Readers’ Scoop: Where To Daven

Readers-Scoop-Logo smallI am a single Modern Orthodox/Religious-Zionist guy in my late 20s who lives in Lakewood. I have to say that I think Lakewood to me has its ups and downs, positives and negatives. First the positives: I like the fact that there are so many kosher establishments to choose from. I feel safe when walking on the street in frum neighborhoods. Many people are upstanding and nice but here is the downside: I also feel that quite a few people treat me with curiosity at best and concealed contempt at worst. I am a sensitive individual, perhaps more sensitive than i ought to be and I often pick up a negative vibe from people; it’s almost as if the person is telling me, you don’t belong here, this place is only for the black hat crowd. Children don’t seem to know what to make of me. I think it’s lamentable that they are not exposed to the fact that there are many different types of Jews who wear many different types of clothes. I actually overheard 2 little munchkins debating whether i;m Jewish or not, since I wear blue jeans.

My biggest challenge has been finding a place to daven. I’ve tried several shuls and I’ve felt very uncomfortable in all of them. I know that Lakewood does not really have an MO shul anymore (even sons of Israel is composed mostly of charedim now) but I’m looking for an open minded place where people are not judgemental and accept people the way they are with ahavat yisrael. If anyone knows of such a place in Lakewood, please let me know.

Thanks for listening.

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  1. Dear Lakewood Resident,
    Everyone is welcome in Lakewood, but please remember that Lakewood today is predominantly a yeshivishe community. The shuls, yeshivas and schools reflect that. If you are looking for a more specific modern community you have come to the wrong place. I hope this is not a new tayna / crisis.

  2. Firstly, it’s not a sad comentary on Lakewood that you feel out of place: Lakewood IS overwhelmingly black hat. I’m sure the first few chassidim that moved in felt akward when they first moved in as well. If people stare, then that’s just impolite, but you ARE different, and Lakewood is an insulated community. That’s just the way it is- nothing personal.
    Also, there are many shuls that would not blink at someone not being a black hatter coming to them, especially on the “other side” of the lake. Try Meor Chaim (corner of Adams and Miller), very nice crowd that won’t stare/bother you. Just don’t talk by davening (which has nothing to do with being yeshivish anyway).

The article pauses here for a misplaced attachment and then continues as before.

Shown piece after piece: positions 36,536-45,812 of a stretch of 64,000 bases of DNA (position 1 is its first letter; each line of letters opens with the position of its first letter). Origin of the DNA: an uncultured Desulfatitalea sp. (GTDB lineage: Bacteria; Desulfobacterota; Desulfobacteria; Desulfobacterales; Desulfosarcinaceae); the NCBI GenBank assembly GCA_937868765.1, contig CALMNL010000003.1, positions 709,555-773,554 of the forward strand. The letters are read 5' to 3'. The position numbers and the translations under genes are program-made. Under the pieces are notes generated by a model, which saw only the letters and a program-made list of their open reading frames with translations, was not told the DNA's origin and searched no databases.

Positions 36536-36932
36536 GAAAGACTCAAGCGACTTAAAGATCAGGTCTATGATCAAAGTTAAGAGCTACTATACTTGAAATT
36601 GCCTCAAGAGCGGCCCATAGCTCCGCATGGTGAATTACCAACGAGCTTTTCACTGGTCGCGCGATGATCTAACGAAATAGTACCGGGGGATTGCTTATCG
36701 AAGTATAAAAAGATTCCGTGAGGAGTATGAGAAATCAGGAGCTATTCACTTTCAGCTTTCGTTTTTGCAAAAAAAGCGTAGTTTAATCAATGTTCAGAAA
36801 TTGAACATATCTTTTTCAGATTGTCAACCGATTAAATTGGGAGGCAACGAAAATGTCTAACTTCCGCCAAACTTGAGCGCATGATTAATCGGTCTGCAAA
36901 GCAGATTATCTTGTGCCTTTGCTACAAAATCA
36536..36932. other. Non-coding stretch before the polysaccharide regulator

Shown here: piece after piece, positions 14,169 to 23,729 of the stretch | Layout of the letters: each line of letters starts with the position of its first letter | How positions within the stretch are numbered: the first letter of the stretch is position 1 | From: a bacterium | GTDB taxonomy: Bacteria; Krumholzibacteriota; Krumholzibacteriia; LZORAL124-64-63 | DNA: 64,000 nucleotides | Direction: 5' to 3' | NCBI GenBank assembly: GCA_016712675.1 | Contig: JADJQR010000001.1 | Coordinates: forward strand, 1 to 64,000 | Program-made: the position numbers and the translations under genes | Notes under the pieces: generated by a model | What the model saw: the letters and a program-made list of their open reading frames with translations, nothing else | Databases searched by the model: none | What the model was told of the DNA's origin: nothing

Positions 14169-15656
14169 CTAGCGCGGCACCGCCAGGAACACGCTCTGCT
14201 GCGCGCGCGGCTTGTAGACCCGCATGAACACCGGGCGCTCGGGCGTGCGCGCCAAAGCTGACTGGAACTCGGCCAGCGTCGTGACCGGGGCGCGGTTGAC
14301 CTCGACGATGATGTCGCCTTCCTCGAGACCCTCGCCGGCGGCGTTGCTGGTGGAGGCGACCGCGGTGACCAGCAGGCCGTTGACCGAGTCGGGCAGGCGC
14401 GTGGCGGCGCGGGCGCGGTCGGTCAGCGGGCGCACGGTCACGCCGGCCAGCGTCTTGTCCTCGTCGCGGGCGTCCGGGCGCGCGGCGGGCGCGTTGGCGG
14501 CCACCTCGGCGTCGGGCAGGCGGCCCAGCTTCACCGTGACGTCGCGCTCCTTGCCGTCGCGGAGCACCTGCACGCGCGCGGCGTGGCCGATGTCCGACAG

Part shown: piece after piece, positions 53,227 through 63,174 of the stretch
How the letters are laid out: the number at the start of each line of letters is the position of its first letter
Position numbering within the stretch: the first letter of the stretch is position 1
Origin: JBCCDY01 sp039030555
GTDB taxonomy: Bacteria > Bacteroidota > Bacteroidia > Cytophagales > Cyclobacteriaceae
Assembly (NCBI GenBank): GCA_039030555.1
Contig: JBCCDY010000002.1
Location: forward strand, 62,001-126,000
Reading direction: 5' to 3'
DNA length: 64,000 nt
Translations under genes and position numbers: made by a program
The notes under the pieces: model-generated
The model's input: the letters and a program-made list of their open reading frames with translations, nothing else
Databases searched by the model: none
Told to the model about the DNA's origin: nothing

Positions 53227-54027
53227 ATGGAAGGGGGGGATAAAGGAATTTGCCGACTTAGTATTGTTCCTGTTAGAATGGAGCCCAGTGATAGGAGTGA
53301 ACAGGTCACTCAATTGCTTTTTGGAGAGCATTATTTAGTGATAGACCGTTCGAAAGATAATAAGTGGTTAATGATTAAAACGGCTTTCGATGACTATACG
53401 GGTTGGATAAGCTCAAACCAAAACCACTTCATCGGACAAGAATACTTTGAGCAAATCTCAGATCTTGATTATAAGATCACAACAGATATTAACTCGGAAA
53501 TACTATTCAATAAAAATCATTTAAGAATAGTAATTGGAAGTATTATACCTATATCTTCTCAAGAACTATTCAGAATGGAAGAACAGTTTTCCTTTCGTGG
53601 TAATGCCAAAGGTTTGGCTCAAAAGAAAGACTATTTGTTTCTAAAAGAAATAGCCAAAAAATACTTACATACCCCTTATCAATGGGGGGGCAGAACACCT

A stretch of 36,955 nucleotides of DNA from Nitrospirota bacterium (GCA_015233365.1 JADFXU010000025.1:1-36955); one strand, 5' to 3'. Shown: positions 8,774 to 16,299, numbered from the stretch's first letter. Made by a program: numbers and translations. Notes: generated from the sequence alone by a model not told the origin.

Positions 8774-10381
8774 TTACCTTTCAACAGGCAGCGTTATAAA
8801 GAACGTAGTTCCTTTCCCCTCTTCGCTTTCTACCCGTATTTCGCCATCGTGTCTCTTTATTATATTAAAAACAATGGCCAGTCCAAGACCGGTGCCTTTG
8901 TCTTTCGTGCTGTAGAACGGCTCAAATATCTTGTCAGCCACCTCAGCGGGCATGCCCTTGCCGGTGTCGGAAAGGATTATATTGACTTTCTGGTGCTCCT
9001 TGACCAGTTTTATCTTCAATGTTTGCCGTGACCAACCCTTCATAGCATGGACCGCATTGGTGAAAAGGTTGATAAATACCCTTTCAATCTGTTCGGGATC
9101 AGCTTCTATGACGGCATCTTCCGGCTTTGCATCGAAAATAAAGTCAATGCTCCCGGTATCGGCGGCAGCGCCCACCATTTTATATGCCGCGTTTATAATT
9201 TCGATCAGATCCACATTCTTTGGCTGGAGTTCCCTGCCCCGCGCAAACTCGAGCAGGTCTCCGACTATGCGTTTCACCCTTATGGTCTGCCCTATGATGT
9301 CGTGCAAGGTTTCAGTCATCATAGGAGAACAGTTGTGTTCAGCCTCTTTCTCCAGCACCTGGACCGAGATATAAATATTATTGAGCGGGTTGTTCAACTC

Question: the same way I wouldn’t move into Deal, since it is predominately a Sephardic community (and I am not), why would you live somewhere that is predominately different than you as well?

  3. I was once in shul wearing a ski cap as well as a white shirt and black pants when a little child brought me a siddur and opened it to the right place. I thought it was beautiful that a child should do that for someone he thought didn’t know how to daven properly. However, what I didn’t find beautiful is that the child made that assumption because I wasn’t wearing a black hat.

  4. try minyan shelanu . best place in town . also a place to try is chabad on central. they have black hats. no hats . cowboy hats . jeans . shreimels , srugeys . and nachmans ,u name it

  5. all shuls in Lakewood that I know of have a very diversified clientele where you would probably find others like you. Even in Sons of Israel there should have been many like you.

  6. Whats wrong with us teaching our children to be like us? We dont want our children to dress like goyim, We dont want our children to be busy with “Tikun olam” “Ahavat yisrael” or whtvr catch phrase they are using now. There is nothing wrong with children being suspicious of a yid who dresses like a goy. Yes hopefully when they get older they will know that there are many types of Jews and we should be mekarev them all etc.

  7. I’m looking for an open minded place where people are not judgemental and accept people the way they are with ahavat yisrael. If anyone knows of such a place in Lakewood, please let me know.

    If you find a place like that like that ANYWHERE let me know.Bottom line is in most places if the majority of the people feel strongly about living and being a certain way, any one who doesn’t conform is in fact an outsider and will be treated that way.Not out of malice, but due to ‘birds of feathers…’I’m sorry to say this but I just don’t think Lakewood is for you.Many people in Lakewood also, commute outrageous distances to live in a community of like minded people.

  8. Some Advice says:
    February 24, 2010 at 10:26 am
    Firstly, it’s not a sad comentary on Lakewood that you feel out of place: Lakewood IS overwhelmingly black hat. I’m sure the first few chassidim that moved in felt akward when they first moved in as well. If people stare, then that’s just impolite, but you ARE different, and Lakewood is an insulated community. That’s just the way it is- nothing personal.
    Also, there are many shuls that would not blink at someone not being a black hatter coming to them, especially on the “other side” of the lake. Try Meor Chaim (corner of Adams and Miller), very nice crowd that won’t stare/bother you. Just don’t talk by davening (which has nothing to do with being yeshivish anyway).
    Question: the same way I wouldn’t move into Deal, since it is predominately a Sephardic community (and I am not), why would you live somewhere that is predominately different than you as well?
    firstly lakewood is not an insulated community . and NO . HE IS NOT different then u and i . betzelem elokim … a black hat a black jack does not make you different then him . its all shtusim . we wear black because we all want to look a certain way just like a school uniform . its no different . perhaps if you dig deep deep in your soul u will see that you are no diferent then him . different shitos yes different minhagim yes . i dont see you telling briskers that they are different then you because the bruk on pesach or sefardim who eat rice on pesach . plent chashuv sefardim dont wear hats. are they different the you no they are a yid just like you with different shitos